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Zika virus warrants urgent concern at home and abroad

The Zika virus is spread through Aedes mosquitoes.

The Zika virus is spread through Aedes mosquitoes. Pictured: a researcher in Sao Paulo, Brazil, looks at a container of Aedes aegypti mosquitoes. Credit: AFP / Getty Images / Nelson Almeida

No sooner was the Ebola epidemic finally declared under control than another exotic-sounding virus emerged on the scene.

The mosquito-borne Zika virus has spread rapidly to more than 25 countries in South and Central America and the Caribbean, raising alarms due to its suspected link to serious birth defects. The World Health Organization did not wait as long to declare a public health emergency as it did with Ebola, a delay that had disastrous consequences. But the agency must follow through with muscular action in coordinating the world’s response.

Already, signals are mixed on that front. The WHO saw no need to issue travel advisories, but the U.S. Centers for Disease Control and Prevention is advising pregnant women not to travel to areas with a Zika outbreak. The CDC also advises people to avoid being exposed to semen of someone with the Zika virus, after a Texas case in which it was transmitted via sex. Some countries with Zika outbreaks are advising women not to get pregnant for the time being, not exactly a foolproof strategy.

Uncertainty, however, is not reason to panic. New Jersey Gov. Chris Christie said at Saturday’s Republican presidential debate that he would quarantine those with Zika symptoms. That’s counter to the advice of infectious-disease experts and a repeat of his Ebola quarantine debacle.

Zika, discovered in Africa in the 1940s, is related to dengue, yellow fever and the West Nile virus, and it typically causes mild flu-like symptoms. But since its arrival in Brazil in May, that country has seen a 30-fold increase in reported cases of microcephaly, which causes babies to be born with unusually small heads and, often, brain damage. While links will not be confirmed in all cases, the outbreaks are causing tremendous turmoil as these nations confront the economic demands of lifetime health care as well as growing demands for exceptions to abortion bans.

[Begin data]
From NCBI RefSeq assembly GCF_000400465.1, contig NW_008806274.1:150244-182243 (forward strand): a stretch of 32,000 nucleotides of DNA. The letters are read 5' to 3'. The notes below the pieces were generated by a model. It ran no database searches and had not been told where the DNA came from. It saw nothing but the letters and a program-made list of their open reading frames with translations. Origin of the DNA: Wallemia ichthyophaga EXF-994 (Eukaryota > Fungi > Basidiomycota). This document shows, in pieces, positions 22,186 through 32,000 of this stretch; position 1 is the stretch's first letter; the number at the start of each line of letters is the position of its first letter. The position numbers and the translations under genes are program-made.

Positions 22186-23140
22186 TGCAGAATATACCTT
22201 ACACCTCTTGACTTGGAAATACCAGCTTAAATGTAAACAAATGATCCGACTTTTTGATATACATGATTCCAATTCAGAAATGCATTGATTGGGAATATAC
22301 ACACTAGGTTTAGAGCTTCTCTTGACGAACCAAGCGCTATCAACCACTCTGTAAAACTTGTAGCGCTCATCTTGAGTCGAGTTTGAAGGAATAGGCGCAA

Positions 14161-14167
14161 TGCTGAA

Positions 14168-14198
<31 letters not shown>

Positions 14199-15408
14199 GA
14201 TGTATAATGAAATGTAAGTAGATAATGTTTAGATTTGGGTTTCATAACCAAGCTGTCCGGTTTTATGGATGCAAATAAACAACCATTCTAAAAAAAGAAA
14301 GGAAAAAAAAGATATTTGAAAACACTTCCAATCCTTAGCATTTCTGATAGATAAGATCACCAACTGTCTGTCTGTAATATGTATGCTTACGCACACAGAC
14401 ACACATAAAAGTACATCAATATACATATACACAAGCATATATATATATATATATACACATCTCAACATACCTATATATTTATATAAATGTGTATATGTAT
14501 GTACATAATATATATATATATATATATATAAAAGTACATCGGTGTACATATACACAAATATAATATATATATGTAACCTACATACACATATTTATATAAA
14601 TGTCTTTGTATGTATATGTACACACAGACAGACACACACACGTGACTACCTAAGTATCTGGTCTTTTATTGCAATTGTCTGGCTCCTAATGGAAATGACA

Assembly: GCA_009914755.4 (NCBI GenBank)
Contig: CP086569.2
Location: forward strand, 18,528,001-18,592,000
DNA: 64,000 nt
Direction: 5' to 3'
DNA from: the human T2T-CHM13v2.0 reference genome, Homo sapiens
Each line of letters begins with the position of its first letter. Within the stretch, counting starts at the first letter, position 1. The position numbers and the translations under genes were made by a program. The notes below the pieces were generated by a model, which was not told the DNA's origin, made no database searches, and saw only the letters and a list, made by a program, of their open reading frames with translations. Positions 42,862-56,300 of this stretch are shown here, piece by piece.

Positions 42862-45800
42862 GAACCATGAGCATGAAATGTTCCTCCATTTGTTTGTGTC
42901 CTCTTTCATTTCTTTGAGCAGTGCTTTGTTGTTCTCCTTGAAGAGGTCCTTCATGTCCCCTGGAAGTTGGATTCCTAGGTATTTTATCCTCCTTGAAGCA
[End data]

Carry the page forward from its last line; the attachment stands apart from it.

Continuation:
What all this means for the United States is still unclear. The mosquito that carries the virus is found as far north as Florida and the Gulf Coast. A cousin mosquito known to carry the West Nile virus is present here in the summer. But New York has advantages such as effective mosquito controls, screened windows and air conditioning.

New York State’s health department has expanded its free testing of travelers with Zika symptoms to include all pregnant women returning from trips to infected areas, whether or not they show signs of the virus. That’s a good move, though experts say quicker and more reliable tests are needed. To that end, President Barack Obama plans to ask Congress for $1.8 billion in emergency funds for mosquito control, foreign aid to hard-hit countries, and research on tests and on a vaccine, which does not exist. Congress should grant the request.

Scientists and doctors have lots to learn about Zika. In the meantime, Americans should exercise caution. All U.S. cases so far have been travel-related. So make smart decisions. This summer’s Olympics in Rio de Janeiro present a concern for pregnant women. If you do travel, dress and act to avoid bites. And hope the international health organizations understand the urgency to get this outbreak under control. — The editorial board


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